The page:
Wednesday, July 27, 2011

To the winners of the Goodreads Giveaway:  Thank you for your patience while I was at the beach doing research (that's my story, and I'm sticking to it).  Your signed copies of Sea Change are now in the mail winging their way to you!

Thursday, July 21, 2011

My Renovation (Worldcon 2011) Schedule

I've received my schedule, and they've got me on panels with some heavy hitters, including GoH Tim Powers.  If I wasn't a highly professional author you'd be hearing my fangirl squeeing all over the place! 

Where there's an (M) next to my name, I'm moderating that panel.  You can still buy memberships to Renovation, August 17 in Reno, Nevada.  Kudos to the Renovation Program staff for putting together such a great line-up of talent across the programming spectrum.

Thu 16:00 - 17:00, Arrrggh! Tall Tales versus History in Pirate Research

Pirate fiction is a popular sub-genre. While grounded in history, research about pirates can be tricky. Records are erratic and often exaggerated. What are some of the more reliable resources? And what about when the truth about pirates is stranger than its fiction?

Carrie Vaughn (M), Darlene Marshall, Tim Powers, John G. Hemry, A. C. Crispin

Fri 11:00 - 12:00, The Continuing Popularity of Jane Austen 

Jane Austen remains very popular, including among SF fans. Her books continue to be read, and they've spawned numerous movies as well as a number of spin off novels. The panel discusses Austen's continuing popularity.

Darlene Marshall (M), Brenda W. Clough, Ellen Asher, Madeleine E. Robins, Martha Wells

Fri 16:00 - 17:00, Elements of Romance in Speculative Fiction

Romantic stories focus on relationships and romantic love. Speculative fiction is often considered a
genre of ideas. What is the role of the romantic element in this genre of ideas? How does speculative fiction bring a fresh perspective to stories about emotion and relationships?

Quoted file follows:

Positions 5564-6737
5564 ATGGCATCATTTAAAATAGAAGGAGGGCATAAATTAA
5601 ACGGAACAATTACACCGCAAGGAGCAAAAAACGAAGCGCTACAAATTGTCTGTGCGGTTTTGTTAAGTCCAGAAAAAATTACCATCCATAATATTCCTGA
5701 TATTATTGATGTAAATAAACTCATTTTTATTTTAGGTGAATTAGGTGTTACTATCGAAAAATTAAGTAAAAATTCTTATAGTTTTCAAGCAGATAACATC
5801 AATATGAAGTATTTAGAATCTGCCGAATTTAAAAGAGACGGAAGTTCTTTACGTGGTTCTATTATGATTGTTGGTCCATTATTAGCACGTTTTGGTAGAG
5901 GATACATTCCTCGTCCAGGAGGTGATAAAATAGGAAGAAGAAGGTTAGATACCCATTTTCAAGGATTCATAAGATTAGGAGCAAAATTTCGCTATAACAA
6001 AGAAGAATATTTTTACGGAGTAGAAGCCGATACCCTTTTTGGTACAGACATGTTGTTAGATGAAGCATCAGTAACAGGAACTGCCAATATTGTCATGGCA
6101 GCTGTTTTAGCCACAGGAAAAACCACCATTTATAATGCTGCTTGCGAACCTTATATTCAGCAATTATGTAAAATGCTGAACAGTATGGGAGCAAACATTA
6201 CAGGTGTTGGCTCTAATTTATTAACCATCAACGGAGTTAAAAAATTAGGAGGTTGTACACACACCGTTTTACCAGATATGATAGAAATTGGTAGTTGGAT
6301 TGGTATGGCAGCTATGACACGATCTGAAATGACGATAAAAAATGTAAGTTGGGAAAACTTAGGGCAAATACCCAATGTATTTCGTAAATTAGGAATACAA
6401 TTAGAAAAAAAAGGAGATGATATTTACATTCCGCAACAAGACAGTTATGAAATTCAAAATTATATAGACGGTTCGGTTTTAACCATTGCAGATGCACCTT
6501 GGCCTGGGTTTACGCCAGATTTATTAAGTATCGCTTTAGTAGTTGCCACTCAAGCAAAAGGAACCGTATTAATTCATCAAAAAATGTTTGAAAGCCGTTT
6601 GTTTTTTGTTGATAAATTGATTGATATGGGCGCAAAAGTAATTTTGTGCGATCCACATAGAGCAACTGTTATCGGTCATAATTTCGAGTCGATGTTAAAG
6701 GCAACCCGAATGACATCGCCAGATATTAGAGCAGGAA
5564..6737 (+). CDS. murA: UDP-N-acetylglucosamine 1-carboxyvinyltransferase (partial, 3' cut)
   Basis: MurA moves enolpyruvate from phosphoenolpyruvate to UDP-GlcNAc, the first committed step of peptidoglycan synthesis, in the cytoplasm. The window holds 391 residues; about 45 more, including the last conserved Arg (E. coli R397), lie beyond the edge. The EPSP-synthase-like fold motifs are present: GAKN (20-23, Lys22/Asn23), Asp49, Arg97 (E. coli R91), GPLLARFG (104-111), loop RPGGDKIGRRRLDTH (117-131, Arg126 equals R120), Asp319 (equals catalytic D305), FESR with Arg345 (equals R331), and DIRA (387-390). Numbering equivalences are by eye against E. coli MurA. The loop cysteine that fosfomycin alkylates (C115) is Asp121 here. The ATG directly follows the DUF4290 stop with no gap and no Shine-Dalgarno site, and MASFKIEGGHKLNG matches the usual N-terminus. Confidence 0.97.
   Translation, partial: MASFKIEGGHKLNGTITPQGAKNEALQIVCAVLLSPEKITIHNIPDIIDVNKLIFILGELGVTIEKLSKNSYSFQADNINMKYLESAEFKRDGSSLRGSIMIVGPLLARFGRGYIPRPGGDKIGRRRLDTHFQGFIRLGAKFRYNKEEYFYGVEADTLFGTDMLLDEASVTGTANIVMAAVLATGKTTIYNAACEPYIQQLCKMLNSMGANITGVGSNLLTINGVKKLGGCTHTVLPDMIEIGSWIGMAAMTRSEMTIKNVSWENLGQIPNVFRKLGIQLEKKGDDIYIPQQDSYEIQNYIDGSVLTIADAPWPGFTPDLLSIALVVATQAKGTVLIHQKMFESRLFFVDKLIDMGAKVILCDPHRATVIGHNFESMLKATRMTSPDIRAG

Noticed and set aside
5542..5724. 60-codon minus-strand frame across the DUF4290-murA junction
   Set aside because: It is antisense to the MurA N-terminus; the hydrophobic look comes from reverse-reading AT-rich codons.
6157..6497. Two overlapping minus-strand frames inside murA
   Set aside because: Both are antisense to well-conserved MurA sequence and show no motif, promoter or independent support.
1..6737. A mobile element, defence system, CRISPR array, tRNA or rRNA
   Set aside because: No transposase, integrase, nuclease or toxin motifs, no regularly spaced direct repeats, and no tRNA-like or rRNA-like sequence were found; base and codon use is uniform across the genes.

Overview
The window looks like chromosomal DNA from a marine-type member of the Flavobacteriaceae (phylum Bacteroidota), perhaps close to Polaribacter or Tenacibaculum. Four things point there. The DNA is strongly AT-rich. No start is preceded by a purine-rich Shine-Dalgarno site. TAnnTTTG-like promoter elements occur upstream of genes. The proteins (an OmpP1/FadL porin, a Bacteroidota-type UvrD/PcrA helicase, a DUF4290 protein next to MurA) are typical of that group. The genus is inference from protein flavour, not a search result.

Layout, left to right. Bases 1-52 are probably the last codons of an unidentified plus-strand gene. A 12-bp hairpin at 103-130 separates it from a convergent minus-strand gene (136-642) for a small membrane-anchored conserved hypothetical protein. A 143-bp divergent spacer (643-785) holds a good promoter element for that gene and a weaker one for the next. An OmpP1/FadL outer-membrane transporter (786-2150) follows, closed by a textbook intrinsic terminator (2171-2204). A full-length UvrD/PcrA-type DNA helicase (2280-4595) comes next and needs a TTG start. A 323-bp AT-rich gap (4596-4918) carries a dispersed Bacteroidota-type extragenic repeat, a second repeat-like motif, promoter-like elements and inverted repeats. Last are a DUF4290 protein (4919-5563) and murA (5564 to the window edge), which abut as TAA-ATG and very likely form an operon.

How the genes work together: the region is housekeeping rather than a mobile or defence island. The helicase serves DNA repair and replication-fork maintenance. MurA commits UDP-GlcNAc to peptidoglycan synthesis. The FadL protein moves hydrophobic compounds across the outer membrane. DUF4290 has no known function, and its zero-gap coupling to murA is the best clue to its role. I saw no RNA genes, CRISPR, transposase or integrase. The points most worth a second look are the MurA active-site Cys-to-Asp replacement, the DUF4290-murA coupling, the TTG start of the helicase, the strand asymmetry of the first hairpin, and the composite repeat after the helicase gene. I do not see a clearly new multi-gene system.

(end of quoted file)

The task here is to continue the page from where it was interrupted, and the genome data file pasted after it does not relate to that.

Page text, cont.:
Darlene Marshall(M), Christina York, Lois McMaster Bujold, Sharon Shinn, Louise Marley

Fri 17:00 - 18:00, Pirates for Kids

Carrie Vaughn, Darlene Marshall, Tim Powers

Sun 12:00 - 13:00, Fashion Design for Memorable Pirates

One of the things that makes Jack Sparrow a particularly memorable pirate was his fashion sense. What are the essential elements of a good pirate costume? How to think beyond ruffled shirts and tri-corner hats.

Darlene Marshall(M), Karen Dick, Espana Sheriff, A. C. Crispin

Monday, July 18, 2011

As I mentioned, I'm at the beach while my husband attends his annual state conference.  Poor guy, he's tied up in sessions all day while I get to do my work while looking out over a stormy Atlantic.  I took one of the resort bikes today for a ride south along A1A.  It was invigorating to be back on a bike, and when the rain blew in suddenly it was refreshing as well as invigorating.  If it clears up this afternoon I may go for a dip in the ocean.

In the meantime, I'm aware the summer is winding down and I need to be hard at work on my next novel, so I'm hoping that this jaunt away from my normal distractions may stimulate some quality writing.  It's worked in the past, and I'm going to put some real effort into it.

So later, gators.  Hope your summer is going equally well.
Congratulations to the three Goodreads Giveaway winners!  Your copies of Sea Change will be winging their way to you as soon as I return from the beach later this week.  I'm researching my next book, which may be called Lifestyles of the Pirates of Palm Beach or Marauders and Mojitos or That Costs How Much?  Hold on While I Dig Up My Treasure Chest.

Yep.  Research.  That's my story and I'm sticking to it.

Thursday, July 14, 2011